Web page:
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I've just cooked some sea bass fillets (according to the instructions), and was instructed (by the instructions) to turn them from the skin side to the flesh side mid-way through cooking.

This led to the flesh side being slightly yellowed and crisp, which seems strange. Have I been led unwittingly into some form of cooking faux-pas, or is all as it should be?

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up vote 1 down vote accepted

Nothing wrong with slightly crispy flesh, however I wouldnt do it 50% on each side.

Depending on the fish (I would enjoy monkfish and tuna less crispy than seabass or salmon), I would do it a maximum of 30% cooking time skin side up and a minimum of 10-15% - as you want some colour on there after all.

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If you want to avoid getting the flesh side crispy start pre-heating the oven and a frying pan, then fry it skin side down for a few minutes, turn it and fry it just briefly on the flesh side, then transfer to a baking dish and finish it for a few minutes in the oven. Keep the skin side up and place it high in the oven to ensure the skin stays crispy.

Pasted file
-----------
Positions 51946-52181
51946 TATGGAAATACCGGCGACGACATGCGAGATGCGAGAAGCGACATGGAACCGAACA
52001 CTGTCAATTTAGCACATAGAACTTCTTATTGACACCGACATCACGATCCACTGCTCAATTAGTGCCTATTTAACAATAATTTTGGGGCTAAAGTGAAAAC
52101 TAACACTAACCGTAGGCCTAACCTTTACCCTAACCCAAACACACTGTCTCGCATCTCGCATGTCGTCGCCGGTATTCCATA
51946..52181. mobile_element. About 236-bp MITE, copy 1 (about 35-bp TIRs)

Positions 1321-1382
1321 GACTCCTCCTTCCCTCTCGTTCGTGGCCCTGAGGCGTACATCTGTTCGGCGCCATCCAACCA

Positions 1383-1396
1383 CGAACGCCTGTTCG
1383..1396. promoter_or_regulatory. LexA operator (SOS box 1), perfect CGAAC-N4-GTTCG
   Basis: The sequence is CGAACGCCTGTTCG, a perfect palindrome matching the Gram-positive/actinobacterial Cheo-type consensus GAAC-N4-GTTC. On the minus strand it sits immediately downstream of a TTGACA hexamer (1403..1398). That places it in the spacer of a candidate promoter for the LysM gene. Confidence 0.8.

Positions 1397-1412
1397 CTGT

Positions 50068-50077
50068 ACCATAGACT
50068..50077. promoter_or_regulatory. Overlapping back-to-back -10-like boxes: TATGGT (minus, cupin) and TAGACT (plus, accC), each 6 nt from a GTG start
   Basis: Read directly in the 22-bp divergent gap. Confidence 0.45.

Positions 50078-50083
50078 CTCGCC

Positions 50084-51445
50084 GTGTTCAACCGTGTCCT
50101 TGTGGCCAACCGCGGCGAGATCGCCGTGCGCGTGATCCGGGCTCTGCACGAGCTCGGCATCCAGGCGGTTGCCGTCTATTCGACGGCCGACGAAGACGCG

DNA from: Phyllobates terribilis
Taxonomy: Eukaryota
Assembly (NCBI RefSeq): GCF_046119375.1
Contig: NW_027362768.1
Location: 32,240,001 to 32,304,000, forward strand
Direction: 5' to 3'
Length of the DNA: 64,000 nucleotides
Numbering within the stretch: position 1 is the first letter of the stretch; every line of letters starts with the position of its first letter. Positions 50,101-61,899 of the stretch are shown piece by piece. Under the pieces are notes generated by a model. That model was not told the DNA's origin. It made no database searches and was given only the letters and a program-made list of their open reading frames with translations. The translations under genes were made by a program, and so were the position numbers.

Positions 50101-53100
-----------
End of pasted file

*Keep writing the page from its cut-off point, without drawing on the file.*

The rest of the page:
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I certainly like it coloured, but cooking time shouldnt be 50/50 time/side more like 70/30, skin down/skin up – NBenatar Oct 31 '10 at 18:35
    
@NBenatar: Oh Gosh. If Only Someone Would Write Similar Time/Crispiness Variations In An Answer It Might Do Quite Well. waggles eyebrows meaningfully – Stuart Pegg Nov 1 '10 at 18:37

I think this is largely going to be a matter of taste. However, I think that's perfectly appropriate. If I'm frying fish, then I want some of the crispyness. You could probably avoid it by using a lower temperature and longer cooking if you wanted, but I think it's one of the nice things about sauteeing fish.

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I agree this can be down to personal preference, but sea bass being regarded for it's soft fine silky flesh (when cooked). You may want to try cooking them skin side down until crispy, and flipping over onto the skin side until cooked. Generally when I pan fry sea bass fillets, it's on a high or medium high heat and once the the skin is golden brown I flip them over, take the heat off and serve them after a minute or two (there's plenty of residual heat in the pan).

You can also try steaming the fillets skin side down for 5-8 minutes just to experience how soft the flesh can be when cooked delicately.

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